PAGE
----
Rabbit Pose - Sasangasana

Rabbit Pose is the most intense forward bending pose, which is opposite the camel. It brings the most stimulation to the crown of the head, because you're bringing in weight to the top of your head. This pose resembles a bunny rabbit stretching itself into a ball, rounding the back.

rabbit pose

Benefits of Rabbit Pose

Rabbit Pose stretches out the spine slowly, helping to maintain mobility, flexibility and elasticity of the spine. This allows the nervous system to receive better nourishment to function at an optimum level. As you stretch your back vertebrae by vertebrae, you're aligning your spine, and as you come out of the pose, you may feel that your spine is longer. This is great for improving posture.

This pose helps bring blood to your brain, It massages the thyroid, lymph nodes and compresses the throat. This improves sinus congestion, colds, tonsillitis and is great for digestion. This is because you're on the crown of your head. It's easier then inversions because you're not completely upside down and great for beginners. It can be practiced after doing child's pose.

Having balanced hormones helps us feel better in many ways. Hormones affect our emotions. Practicing yoga on a regular basis helps improve our hormone imbalances. Rabbit pose is one pose that can help because it stimulates the endocrine function.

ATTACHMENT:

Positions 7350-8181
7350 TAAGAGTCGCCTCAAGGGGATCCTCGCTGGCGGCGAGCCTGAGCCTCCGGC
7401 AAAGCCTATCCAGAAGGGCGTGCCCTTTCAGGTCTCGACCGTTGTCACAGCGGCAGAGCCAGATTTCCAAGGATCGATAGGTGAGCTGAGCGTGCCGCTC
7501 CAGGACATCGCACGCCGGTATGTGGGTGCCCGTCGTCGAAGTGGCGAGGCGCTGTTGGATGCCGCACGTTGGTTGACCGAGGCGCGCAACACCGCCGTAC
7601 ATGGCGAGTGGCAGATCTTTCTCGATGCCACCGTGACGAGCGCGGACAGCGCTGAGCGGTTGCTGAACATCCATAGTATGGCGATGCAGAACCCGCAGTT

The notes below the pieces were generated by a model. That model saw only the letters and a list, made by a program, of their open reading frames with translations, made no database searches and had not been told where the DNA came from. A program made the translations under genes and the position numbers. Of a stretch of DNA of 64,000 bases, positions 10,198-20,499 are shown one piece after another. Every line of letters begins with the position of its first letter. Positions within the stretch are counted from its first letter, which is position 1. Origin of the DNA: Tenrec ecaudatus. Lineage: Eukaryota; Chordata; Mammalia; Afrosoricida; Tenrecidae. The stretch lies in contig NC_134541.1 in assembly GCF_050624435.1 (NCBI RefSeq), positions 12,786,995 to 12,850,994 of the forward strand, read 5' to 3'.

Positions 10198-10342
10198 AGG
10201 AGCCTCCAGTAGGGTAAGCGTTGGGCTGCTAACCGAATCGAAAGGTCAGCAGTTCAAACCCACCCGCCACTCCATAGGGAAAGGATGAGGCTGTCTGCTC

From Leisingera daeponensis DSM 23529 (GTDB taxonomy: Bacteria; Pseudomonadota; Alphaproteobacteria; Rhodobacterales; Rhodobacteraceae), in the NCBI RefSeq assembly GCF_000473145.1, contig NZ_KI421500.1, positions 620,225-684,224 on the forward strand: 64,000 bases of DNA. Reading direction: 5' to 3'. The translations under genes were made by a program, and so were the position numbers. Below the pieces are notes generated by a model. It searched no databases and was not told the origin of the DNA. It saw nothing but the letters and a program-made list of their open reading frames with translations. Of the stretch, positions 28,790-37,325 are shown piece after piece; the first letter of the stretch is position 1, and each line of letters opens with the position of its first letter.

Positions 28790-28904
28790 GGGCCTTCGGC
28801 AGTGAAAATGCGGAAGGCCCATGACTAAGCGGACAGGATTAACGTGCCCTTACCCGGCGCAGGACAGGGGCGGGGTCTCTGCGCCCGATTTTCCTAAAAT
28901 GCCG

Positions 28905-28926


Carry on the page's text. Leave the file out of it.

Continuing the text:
Rabbit Pose is quite refreshing for the brain. It relieves mental fatigue, insomnia and depression. It also improves memory and focus.

Those suffering from aches and pain of the head, neck and back should practice rabbit pose, as it helps prevent and cure these common problems.

Stretching yourself like a rabbit benefits you in many ways, mostly the upper body as it lengthens the spine and stretches the back, arms, and shoulders. This is definitely a pose to be enjoyed.

Steps for Rabbit Pose

  1. Grab heels with thumbs on the outside, fingers on the inside.
  2. Roll forward until forehead is close to knees.
  3. Pull on heels lifting hips high with very little weight on head with heavy knees.
  4. Keep 25% of weight in head, and 75% weight in the knees.
  5. Keep shoulders away from ears, stomach tight and heels together.
  6. Try to get your forehead and knees closer and closer together.
  7. Eventually you should pull on your heels so much that your arms straighten.
  8. Hold for 5 breaths.
  9. Come out of the pose slowly, vertebra by vertebra, and rest in child's pose.

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